Building a slide deck, pitch, or presentation? Here are the big takeaways:
- In December 2017, Trend Micro researchers found 36 security apps in the Google Play Store that secretly stole user data, tracked their location, and pushed advertisements.
- Google has since removed the apps from the Play store.
What if the security apps you download to keep your Android device safe are actually vehicles for malware themselves? Security firm Trend Micro recently discovered 36 apps in the Google Play Store with names such as Security Defender, Security Keeper, and Smart Security, that claimed to keep devices safe but actually stole user data, tracked user locations, and heavily pushed advertisements.
These findings, detailed in a blog post from Trend Micro mobile threat analyst Lorin Wu, highlight the need to be vigilant with security practices when it comes to corporate devices and data in particular.
The apps claimed to perform tasks such as scanning phones, saving battery, cleaning junk, and offering message and Wi-Fi security, the post noted. While they did complete those tasks, they also downloaded adware, and malware that constantly gave users false "security alerts" to make the app seem more legitimate.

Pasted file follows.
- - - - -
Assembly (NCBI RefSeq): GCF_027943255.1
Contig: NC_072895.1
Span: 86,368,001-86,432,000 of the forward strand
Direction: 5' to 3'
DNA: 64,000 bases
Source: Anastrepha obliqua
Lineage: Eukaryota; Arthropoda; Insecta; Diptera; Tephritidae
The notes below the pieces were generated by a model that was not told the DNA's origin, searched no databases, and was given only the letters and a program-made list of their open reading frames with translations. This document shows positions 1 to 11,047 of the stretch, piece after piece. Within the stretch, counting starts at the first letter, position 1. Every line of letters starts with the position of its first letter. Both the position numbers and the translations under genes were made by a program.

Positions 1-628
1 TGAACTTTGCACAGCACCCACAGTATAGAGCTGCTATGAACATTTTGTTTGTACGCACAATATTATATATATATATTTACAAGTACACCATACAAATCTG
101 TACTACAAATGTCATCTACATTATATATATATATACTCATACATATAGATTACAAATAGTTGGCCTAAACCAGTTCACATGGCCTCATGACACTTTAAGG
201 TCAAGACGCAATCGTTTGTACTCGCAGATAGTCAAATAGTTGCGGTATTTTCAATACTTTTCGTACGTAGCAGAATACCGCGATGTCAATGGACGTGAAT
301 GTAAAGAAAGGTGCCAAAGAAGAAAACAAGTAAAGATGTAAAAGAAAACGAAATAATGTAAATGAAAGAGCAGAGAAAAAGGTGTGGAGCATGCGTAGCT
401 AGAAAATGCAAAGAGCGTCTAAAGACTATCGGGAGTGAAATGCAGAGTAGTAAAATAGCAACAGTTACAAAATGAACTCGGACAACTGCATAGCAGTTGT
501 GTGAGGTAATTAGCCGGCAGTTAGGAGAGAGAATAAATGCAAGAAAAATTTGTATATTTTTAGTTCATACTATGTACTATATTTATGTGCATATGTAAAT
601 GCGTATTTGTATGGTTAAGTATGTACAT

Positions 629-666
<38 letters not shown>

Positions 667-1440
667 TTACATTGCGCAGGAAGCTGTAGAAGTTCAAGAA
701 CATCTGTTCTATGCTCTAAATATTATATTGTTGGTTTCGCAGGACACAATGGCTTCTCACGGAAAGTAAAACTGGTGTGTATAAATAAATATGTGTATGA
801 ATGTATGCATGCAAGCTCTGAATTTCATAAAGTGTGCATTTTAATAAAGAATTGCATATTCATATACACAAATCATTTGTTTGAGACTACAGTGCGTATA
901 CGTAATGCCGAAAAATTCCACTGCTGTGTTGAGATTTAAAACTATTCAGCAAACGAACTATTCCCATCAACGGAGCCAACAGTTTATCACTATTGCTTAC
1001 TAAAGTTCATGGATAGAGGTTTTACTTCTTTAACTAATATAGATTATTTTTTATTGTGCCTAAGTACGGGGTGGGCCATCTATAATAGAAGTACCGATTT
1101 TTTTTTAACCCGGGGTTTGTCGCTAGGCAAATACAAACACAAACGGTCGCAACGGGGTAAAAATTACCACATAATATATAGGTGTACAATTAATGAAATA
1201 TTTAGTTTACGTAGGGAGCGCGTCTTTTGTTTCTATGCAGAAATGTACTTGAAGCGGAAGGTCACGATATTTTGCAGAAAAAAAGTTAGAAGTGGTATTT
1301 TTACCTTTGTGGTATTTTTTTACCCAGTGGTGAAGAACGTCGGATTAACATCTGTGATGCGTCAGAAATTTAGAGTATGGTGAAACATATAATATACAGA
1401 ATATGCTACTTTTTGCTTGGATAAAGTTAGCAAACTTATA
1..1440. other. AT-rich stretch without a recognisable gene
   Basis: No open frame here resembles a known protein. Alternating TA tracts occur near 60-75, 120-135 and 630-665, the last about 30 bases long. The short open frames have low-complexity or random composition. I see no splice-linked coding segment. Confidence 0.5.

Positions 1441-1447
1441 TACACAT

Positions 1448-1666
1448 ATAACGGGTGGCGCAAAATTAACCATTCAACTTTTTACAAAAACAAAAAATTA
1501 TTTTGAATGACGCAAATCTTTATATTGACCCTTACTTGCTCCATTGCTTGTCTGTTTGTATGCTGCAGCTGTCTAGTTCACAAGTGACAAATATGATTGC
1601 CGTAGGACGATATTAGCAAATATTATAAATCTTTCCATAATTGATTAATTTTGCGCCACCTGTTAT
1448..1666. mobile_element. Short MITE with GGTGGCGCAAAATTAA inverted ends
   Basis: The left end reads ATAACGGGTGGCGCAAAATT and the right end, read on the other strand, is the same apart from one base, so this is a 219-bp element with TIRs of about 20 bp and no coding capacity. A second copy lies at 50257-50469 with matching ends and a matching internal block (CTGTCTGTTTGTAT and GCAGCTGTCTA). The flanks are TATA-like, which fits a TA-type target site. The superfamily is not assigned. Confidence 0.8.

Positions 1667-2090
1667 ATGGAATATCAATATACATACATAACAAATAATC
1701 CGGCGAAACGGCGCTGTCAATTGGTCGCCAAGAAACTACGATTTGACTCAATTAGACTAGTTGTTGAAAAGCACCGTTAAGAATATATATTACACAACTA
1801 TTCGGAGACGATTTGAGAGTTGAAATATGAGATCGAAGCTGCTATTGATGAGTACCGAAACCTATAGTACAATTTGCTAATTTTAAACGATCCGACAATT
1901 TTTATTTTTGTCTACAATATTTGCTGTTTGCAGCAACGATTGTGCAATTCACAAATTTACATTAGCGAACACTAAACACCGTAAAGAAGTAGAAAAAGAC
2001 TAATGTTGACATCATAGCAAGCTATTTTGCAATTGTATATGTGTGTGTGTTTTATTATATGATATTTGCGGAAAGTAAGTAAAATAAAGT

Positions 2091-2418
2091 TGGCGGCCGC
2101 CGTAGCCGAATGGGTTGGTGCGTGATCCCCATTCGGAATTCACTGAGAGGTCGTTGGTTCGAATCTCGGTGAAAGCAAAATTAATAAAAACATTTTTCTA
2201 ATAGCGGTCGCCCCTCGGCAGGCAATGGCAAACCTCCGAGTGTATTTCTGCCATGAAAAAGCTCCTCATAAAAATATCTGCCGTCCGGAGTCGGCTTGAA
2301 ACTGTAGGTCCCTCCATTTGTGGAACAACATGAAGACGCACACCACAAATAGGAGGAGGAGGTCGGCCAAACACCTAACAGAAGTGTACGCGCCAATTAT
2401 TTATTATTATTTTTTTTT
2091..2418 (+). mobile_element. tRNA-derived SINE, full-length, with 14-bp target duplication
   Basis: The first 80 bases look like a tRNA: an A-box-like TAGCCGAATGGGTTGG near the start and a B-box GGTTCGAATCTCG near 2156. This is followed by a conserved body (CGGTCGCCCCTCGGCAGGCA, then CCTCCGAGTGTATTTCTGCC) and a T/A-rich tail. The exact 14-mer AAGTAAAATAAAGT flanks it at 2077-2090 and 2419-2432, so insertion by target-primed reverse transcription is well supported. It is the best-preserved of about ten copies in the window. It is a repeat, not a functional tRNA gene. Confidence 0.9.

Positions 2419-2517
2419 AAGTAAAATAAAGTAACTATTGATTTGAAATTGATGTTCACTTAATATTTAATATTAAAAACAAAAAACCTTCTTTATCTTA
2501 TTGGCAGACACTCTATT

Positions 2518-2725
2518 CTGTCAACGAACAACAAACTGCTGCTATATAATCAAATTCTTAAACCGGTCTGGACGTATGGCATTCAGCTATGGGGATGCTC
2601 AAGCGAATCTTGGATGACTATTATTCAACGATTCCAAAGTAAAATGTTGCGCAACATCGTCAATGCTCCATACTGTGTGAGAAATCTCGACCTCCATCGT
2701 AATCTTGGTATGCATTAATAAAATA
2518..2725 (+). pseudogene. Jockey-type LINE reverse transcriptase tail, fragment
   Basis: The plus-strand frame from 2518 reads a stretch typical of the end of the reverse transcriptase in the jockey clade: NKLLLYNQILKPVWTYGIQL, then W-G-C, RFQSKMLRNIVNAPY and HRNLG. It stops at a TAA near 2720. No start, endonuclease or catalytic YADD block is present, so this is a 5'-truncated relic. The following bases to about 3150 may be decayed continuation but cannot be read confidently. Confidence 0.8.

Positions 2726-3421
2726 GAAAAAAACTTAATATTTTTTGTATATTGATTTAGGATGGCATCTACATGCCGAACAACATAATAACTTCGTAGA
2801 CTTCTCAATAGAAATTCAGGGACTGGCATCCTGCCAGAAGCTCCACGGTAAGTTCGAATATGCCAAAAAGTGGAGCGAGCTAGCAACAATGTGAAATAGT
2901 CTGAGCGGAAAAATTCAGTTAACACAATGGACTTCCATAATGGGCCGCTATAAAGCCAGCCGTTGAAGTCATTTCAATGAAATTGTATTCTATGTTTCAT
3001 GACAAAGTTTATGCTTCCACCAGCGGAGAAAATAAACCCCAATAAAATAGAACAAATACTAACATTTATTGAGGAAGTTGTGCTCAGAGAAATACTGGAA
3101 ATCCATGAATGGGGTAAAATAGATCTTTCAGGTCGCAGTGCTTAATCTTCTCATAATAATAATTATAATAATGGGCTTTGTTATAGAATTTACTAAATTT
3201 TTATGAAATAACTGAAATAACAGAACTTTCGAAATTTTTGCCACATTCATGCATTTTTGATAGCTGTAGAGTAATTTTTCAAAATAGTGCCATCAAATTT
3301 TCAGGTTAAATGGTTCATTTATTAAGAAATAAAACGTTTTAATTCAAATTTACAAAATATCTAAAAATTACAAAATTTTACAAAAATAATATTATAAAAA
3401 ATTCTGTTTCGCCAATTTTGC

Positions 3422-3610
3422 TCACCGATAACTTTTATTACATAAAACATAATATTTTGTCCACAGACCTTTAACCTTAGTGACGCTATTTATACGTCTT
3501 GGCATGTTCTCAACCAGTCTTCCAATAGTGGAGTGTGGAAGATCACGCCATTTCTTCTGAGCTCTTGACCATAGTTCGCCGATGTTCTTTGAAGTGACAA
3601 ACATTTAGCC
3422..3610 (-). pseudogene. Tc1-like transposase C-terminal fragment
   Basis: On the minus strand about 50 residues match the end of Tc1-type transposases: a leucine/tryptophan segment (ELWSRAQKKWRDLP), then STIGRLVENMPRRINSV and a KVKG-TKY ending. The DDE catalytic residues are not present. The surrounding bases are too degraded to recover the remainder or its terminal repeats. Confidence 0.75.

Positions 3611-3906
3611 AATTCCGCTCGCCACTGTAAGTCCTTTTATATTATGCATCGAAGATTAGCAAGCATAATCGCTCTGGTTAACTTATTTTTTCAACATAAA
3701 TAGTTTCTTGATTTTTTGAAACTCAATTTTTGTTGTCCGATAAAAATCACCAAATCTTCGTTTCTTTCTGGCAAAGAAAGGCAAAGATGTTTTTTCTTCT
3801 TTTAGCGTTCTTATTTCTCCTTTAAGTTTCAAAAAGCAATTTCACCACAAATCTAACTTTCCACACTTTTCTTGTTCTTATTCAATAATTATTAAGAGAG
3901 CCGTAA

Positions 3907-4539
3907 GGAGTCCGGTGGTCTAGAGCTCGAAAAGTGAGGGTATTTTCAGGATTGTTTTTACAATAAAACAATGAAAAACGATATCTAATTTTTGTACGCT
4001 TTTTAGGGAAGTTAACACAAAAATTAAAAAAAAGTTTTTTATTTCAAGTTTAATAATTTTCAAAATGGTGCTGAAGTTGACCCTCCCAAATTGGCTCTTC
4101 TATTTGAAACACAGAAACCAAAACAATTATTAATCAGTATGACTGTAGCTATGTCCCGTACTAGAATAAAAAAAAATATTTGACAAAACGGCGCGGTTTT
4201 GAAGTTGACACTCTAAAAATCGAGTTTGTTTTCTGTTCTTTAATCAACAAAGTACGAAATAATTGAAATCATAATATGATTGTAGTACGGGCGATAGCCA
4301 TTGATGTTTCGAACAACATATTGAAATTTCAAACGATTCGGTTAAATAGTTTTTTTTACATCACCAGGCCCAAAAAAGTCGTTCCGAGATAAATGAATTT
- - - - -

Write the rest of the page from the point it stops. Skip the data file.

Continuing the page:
SEE: Incident response policy (Tech Pro Research)
While users are asked to sign an end-user license agreement that acknowledges the information that will be gathered by the app, it is still an abuse of user privacy, because collecting and saving that information is unrelated to how the app works, Wu noted.
The apps upload user data including Android ID, Mac address, brand and model of the device, location information, and information on installed apps to a remote server. It remains unknown why the attackers were collecting this information, though it was clearly a huge breach of privacy, as noted by our sister site ZDNet.
Trend Micro notified Google about the apps, and they have since been removed from the Play Store, the post noted.
Wu offered the following tips to keep your mobile device safe:
- Always update your device to the latest version, to take advantage of any patches to apps and software
- Only download apps from trusted sources, and check reviews before downloading
- Check the privacy settings for each app you download, as some release your location or other personal information by default
- Check what permissions apps have required, and if they are greater than necessary
- Invest in trusted, multilayered mobile security solutions
- Special report: Cybersecurity in an IoT and mobile world (free PDF) (TechRepublic)
- This Android malware mimics Uber to steal your login and password (ZDNet)
- Cheat sheet: How to become a cybersecurity pro (TechRepublic)
- Can Google win its battle with Android malware? (ZDNet)
- The top 5 malware threats targeting Macs (TechRepublic)
Alison DeNisco Rayome has nothing to disclose. She does not hold investments in the technology companies she covers.
Alison DeNisco Rayome is a Staff Writer for TechRepublic. She covers CXO, cybersecurity, and the convergence of tech and the workplace.